Thursday, August 26, 2010

On the Bronze God from Cape Artemision

I always was thinking that I had plenty of images, images of my own choosing, for the vantage point in particular, of this statue, but in fact (like the Charioteer at Delphi) he usually is surrounded by a busload of persons, and when I go through my collection of teaching materials I find that only a few of them are really good. On the other hand, except for Max Hirmer's, I don't really like those in books or on line, either.
It and the little jockey on the enormous horse are not the only statues in the NAM in Athens that come from the sea at Cape Artemision (on the northern tip of Euboea: zoom about halfway up the slide), but if you do a search you get twenty pages of these two statues. So, if my images are, here, not sharp and, there, not to your liking, go get more.
First, in my opinion, the statue stood on a fairly high base in the open, perhaps even as high as the one erected at Thermopylae by the Greek-Americans of Brooklyn, I was told. So, whether he held a thunderbolt or a trident in his right hand, it would NOT cut across his face; even the visitors standing at his feet by his lower base in the Athens museum would not see the shaft of a trident obscure his face. Usually I think of the Artemision God as Zeus, who tends to have more neatly combed hair (though not necessarily so at this date), but there are plenty of vase-paintings and statuettes and decorative plaques attesting to both gods, who, indeed, with Hades were regarded as brothers, the triad ruling sky, earth (with the sea), and the underworld. The little statuettes tend to be from Dodona and do represent Zeus, its god; they also have a more Archaic hair style. Here is one in Berlin:
If Zeus, the statue may have held his eagle on his left hand, as in falconry, but the pose may simply be based on balancing to hurl something. None of the small works has the pose so horizontally extended as the Artemision statue.
Like the Dodona statuette, the coins of Olympia itself (and several other mints), bronzes from before the Pelopponesos became part of the Roman Empire, may show Zeus himself, sometimes with the eagle on his outstretched left hand (as some specimens of this die-pair do):
03 12 10 AE21, 5.23g ~6:30h  Elis, Olympia.  Head of Apollo, laureate, to r.  Zeus hurling thunderbolt, eagle on his outstretched l. hand.
ref. BCD Olympia 293

The great emphasis on the horizontal arms and shoulders and the frontal torso certainly, I think, was of special importance to the sculptor. The vantage point at a diagonal (Schrägansicht) is fine for the modern warrior at Thermopylae, but this one is certainly designed parallel to his base. The back view is so good (if you like great art made of musculature), so perfectly complementary to the front, that I am confident that it was meant to be viewed from either front or back. Like the Discus Thrower by Myron of Eleutherai, known in many copies, though its flanks are beautifully considered, taken as a whole it does not invite your eye to take you around it, and the arms do not 'read' well in the side views. That fact does not make it 'conservative', and its perfect balance (balancing to hurl well) does not actually make it 'static'. It may seem obvious, but in fact it is unique. You will note, by the way, the so-called 'heroic scale', about 20% larger than life-size.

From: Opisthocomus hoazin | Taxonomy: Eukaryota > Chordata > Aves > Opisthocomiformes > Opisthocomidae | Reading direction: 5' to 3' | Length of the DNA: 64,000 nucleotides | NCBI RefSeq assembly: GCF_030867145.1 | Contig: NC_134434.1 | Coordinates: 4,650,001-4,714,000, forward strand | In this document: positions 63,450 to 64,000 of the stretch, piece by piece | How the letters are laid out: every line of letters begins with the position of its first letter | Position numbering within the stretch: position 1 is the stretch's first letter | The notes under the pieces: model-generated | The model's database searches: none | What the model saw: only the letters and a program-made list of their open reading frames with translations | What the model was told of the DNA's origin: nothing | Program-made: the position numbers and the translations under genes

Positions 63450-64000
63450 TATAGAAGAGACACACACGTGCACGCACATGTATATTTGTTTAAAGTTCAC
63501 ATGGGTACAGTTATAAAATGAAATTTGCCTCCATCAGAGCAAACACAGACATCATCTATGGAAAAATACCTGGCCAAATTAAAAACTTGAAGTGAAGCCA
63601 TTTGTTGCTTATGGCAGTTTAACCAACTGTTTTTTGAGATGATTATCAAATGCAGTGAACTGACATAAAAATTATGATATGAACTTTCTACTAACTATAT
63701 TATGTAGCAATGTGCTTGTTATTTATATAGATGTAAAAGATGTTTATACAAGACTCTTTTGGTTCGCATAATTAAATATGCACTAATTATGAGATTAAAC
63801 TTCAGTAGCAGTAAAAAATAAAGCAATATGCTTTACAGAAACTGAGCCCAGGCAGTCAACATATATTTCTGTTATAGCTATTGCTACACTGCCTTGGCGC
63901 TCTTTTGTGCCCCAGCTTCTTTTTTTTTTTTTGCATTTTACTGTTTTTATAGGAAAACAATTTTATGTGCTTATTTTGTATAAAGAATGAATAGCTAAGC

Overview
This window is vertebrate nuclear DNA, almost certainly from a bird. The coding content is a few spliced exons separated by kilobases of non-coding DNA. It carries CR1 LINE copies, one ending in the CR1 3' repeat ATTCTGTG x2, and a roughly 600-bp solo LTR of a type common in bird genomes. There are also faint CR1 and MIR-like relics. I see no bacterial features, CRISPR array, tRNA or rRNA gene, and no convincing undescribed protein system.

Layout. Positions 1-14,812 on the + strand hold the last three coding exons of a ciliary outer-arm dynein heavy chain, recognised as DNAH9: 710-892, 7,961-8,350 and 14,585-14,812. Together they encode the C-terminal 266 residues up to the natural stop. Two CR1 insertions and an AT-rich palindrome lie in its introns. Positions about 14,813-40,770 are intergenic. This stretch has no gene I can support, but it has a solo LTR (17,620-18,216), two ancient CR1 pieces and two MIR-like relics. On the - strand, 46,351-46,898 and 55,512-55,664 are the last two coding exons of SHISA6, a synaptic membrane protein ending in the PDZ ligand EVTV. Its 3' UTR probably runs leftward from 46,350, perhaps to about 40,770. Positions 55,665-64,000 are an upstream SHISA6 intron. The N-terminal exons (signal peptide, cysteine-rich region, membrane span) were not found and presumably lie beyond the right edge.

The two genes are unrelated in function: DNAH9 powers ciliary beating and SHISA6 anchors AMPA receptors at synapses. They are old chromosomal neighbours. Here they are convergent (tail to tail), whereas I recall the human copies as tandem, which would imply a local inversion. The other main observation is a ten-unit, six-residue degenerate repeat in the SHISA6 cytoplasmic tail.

Newer photos, but not full-length:
These encourage our looking at and appreciating the effect of the simplified neck-muscle pattern at the same time as we realize the simplicity of the pronate, outstretched left arm in contrast to the rotation of the right arm, which looks as if it has been carefully studied from athletes (whereas that of the little statuette uses a serviceable Archaic formula). Indeed, this artistic generation is called Early Classical precisely because it very rapidly starts using nature as the raw material for formal ends and using that same taste for reasoned form that governs the development of the architectural Orders in the same period so as to make nature obedient, so to speak. It is the generation just before the Parthenon sculptures; mastery of drapery will ensue.
Closer views, whether digital color or from black-and-white negatives, reinforce looking at statues of the human body, as distinct from looking at photographs, except when the latter also work with the Greek Classical vision, which by fusing empirical study with visual reason effects a transmutation of the natural beauty of a well-grown human body into a work of art of art: we can all at once relish the beauty of our own species and see it embodying the divine. It can be as naked as it is here and inspire awe. I have tested this over and over; even ten-year-old children, even 13-year-old children, are not embarrassed by this statue.
Using a bit of zoom to photograph over the heads of visitors (or, in the case of the black-and-white photo, taken with the fixed-focus 50mm lens and during the winter when one might have the gallery to oneself, except for the guard counting his koumbologia), we can study details.